We are pleased to announce the release of Lightroom 5.6, now available via the Creative Cloud or via the the stand alone updater.

Download Links for the stand alone updater:

Lightroom 5.6:

Mac – http://www.adobe.com/support/downloads/detail.jsp?ftpID=5822    

Win – http://www.adobe.com/support/downloads/detail.jsp?ftpID=5823

 

New Camera Support 

  • NikonD810
  • Panasonic DMS-­‐FZ1000
  • Leica T (Typ701)
  • Samsung NX mini

New Lens Profiles 

Mount Name
Canon Canon EF-S 10-18mm f/4.5-5.6 IS STM
Canon Canon EF 16-35mm f/4L IS USM
Canon Tamron 28-300mm f/3.5-6.3 Di VC PZD A010E
Canon Tamron 18-200 f/3.5-6.3 DiIII VC B011EM
Nikon Nikon 1 NIKKOR VR 70-300mm f/4.5 – 5.6
Nikon Tamon 28-300mm f/3.5-6.3 Di VC PZD A010N
Pentax Sigma 18-35mm f/1.8 DC HSM A013
Phase One A/S Schneider Kreuznach LS 40-80mm f/4.0-5.6
Sony Alpha Sigma 18-35mm f/1.8 DC HSM A013
Sony Alpha Sony 28mm f/2.8
Sony Alpha Sony 16mm f/2.8 Fisheye
Sony Alpha Sony 100mm f/2.8 MACRO
Sony Alpha Sony DT 16-105mm f/3.5-5.6
Sony Alpha Sony DT 18-200mm f/3.5-6.3
Sony Alpha Sony DT 18-250mm f/3.5-6.3
Sony Alpha Sony 70-200mm f/2.8G
Sony Alpha Sony 70-300mm f/4.5-5.6 G SSM
Sony Alpha Sony 70-400mm f/4-5.6 G SSM
Sony Alpha Sony 70-400mm f/4-5.6 G SSM II
Sony Alpha Sony 135mm f/2.8 [T4.5] STF
Sony Alpha Sony 300mm f/2.8 G SSM II
Sony E Zeiss Touit 2.8/50M

Please note – the profile for the newly added Canon EF 16-35mm f/4L IS USM lens is not automatically located when applying lens profile corrections.  This is a bug and we will fix it in a future release.  The workaround is to:

-        Manually select the profile and choose “Save New Lens Profile Defaults” in the Setup menu on the Profile tab. From then on, the lens should automatically select when the profile is enabled.

Bugs Corrected in Lightroom 5.6

  • Collections with a custom sort order would sometimes not properly sync with Lightroom mobile.
  • Updated the “Adobe Standard” color profile for the Nikon D810.  Please note that this only impacts customers who used Camera Raw 8.6 or DNG Converter 8.6 to convert NEF raw files from the D810 to DNG
  • Star ratings set in Lightroom mobile did not properly sync to Lightroom desktop.  Please note that this only occurred on images that were added to Lightroom mobile from the camera roll
  • Resolved the issues causing the persistent “Syncing … images” state that some of our customers have reported.”
  • Star ratings would sometimes not sync from Lightroom desktop to Lightroom mobile.  Please note that this only occurred when attempting to sync a Collection that contained more than 100 photos that already contained star ratings.
  • Added information to the “System Info” dialogue to help designate if the customer installed Lightroom from the Creative Cloud.
  • Unable to open sRaw files from the Nikon D810.  Please note that this only impacted customers that converted D810 sRaw files to DNG in either Camera Raw 8.6 RC or DNG Converter 8.6 RC.
  • Images with invalid GPS coordinates would not properly sync with Lightroom mobile
  • Lightroom occasionally crashed when changing image selection on Windows. Please note that this only occurred on the Windows platform.
  • JPEG files exported from Lightroom would not open or be available to edit within Canon Digital Photo Professional application software.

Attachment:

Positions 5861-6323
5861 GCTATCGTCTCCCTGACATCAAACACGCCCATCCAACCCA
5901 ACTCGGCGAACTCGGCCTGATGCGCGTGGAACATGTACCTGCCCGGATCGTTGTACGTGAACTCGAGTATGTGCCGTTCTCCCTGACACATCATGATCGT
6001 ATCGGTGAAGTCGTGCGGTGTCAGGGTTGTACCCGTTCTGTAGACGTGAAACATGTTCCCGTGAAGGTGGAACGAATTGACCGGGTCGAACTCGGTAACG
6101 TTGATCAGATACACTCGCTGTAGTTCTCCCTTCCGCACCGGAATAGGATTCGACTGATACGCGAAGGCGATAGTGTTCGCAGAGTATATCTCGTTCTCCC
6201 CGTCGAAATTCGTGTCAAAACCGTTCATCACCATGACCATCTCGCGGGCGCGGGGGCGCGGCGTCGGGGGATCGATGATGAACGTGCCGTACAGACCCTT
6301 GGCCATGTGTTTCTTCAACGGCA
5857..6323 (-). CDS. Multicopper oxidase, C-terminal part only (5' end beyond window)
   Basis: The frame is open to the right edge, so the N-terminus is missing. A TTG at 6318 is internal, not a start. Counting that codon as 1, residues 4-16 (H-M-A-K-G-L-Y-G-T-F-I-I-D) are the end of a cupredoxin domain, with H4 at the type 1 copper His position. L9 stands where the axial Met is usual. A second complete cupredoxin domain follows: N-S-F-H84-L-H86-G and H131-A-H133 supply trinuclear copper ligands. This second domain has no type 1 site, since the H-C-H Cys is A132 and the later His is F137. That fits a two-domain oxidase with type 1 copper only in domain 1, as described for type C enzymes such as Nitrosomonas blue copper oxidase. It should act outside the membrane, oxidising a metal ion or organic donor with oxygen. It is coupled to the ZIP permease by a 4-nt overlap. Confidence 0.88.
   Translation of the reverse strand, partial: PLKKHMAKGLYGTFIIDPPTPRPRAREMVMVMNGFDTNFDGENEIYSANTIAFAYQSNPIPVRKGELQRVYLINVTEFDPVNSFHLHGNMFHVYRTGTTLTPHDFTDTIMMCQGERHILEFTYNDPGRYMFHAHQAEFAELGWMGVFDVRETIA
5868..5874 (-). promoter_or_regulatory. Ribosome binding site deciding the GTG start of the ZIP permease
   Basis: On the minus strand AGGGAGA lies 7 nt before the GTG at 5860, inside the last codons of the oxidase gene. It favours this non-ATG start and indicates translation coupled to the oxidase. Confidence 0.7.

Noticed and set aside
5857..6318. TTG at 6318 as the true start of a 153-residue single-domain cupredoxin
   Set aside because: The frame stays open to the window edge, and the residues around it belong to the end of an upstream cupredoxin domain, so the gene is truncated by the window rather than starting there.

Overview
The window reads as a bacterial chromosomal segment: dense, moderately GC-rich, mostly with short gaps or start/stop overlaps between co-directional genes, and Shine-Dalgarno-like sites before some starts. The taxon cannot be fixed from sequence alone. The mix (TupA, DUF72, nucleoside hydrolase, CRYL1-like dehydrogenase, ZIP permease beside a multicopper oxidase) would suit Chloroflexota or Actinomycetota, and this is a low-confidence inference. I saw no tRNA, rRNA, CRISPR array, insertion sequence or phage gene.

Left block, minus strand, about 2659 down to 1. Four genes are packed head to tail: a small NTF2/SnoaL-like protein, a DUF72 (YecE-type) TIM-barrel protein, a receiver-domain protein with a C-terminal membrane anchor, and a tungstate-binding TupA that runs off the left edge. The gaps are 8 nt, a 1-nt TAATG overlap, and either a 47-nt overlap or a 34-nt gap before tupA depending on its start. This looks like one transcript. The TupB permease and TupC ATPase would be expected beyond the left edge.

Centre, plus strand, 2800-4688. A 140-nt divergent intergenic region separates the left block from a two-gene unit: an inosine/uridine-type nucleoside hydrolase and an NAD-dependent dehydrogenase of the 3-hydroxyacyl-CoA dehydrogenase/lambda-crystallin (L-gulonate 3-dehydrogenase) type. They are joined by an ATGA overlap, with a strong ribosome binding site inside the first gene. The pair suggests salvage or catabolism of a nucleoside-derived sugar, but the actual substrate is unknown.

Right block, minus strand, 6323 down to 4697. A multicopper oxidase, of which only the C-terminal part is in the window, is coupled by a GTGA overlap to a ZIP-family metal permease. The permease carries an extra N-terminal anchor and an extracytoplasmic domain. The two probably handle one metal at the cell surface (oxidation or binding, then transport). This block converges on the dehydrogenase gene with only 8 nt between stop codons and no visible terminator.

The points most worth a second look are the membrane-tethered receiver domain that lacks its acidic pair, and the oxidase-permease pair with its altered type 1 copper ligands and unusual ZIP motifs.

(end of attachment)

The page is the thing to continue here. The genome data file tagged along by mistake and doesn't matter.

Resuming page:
• Lightroom would run in reduced functionality mode when it should not.

Official blog post

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#CreativeFriday – CreateNow 2014 Imaging Update

You may have seen the Adobe UK leg of the  world wide CreateNow 2014 tour and the Digital Imaging Update. If you didn’t you can re-watch it here. It’s defiantly worth while to see an overview of the new features, but also to watch the inspiring talk with Madame Peripetie (http://www.madameperipetie.com). It was a lot of fun to be part of this event and we are very excited about the 2014 release of Creative Cloud. I have posted the Photoshop and Lightroom update film here as a separate video (20 mins long), so if you are short of time and Photoshop/Lightroom is your thing, then maybe this video is for you.

 

 

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#CreativeFriday – Import 3D, 3D Painting and 3D Printing

This short video will show you how to import a 3D object into a Photoshop canvas, then how to unwrap the model and create a new UV map. The model will then have some parts painted using the regular bush on the UV map, then how to paint directly onto the 3D model using the same brush.

We will work with the new Adobe Sketch iPad application to design an idea of a background for the model that I would like Tony to draw for me in Adobe Illustrator. We will use the new private folder sharing capability in the 2014 release of Creative Cloud to collaborate on the final image, as well as adding other effects in to the illustration.

The model will be placed in to the 2D illustration using the Photoshop vanishing point grid and how to move the 3D model into position.

I’ll also talk about integrating the model in to the scene, by updating the IBL for more realism,  adding reflections and lighting to blend it in nicely.

The other opportunity here is to actually print the model using, either an online service like a Sculpteo or a Shapeways, in a variety of materials (including full colour sandstone, ceramic, wax or even various types of metal). In this video i’ll talk about printing to a local Makerbot 2 printer. Using the Makerbot required the model to have  it’s walls thickened, create a single shell, have the normals corrected, irregular faces as well as floating polygons removed. The final 3D model will be shown in the Photoshop 3D printing preview window.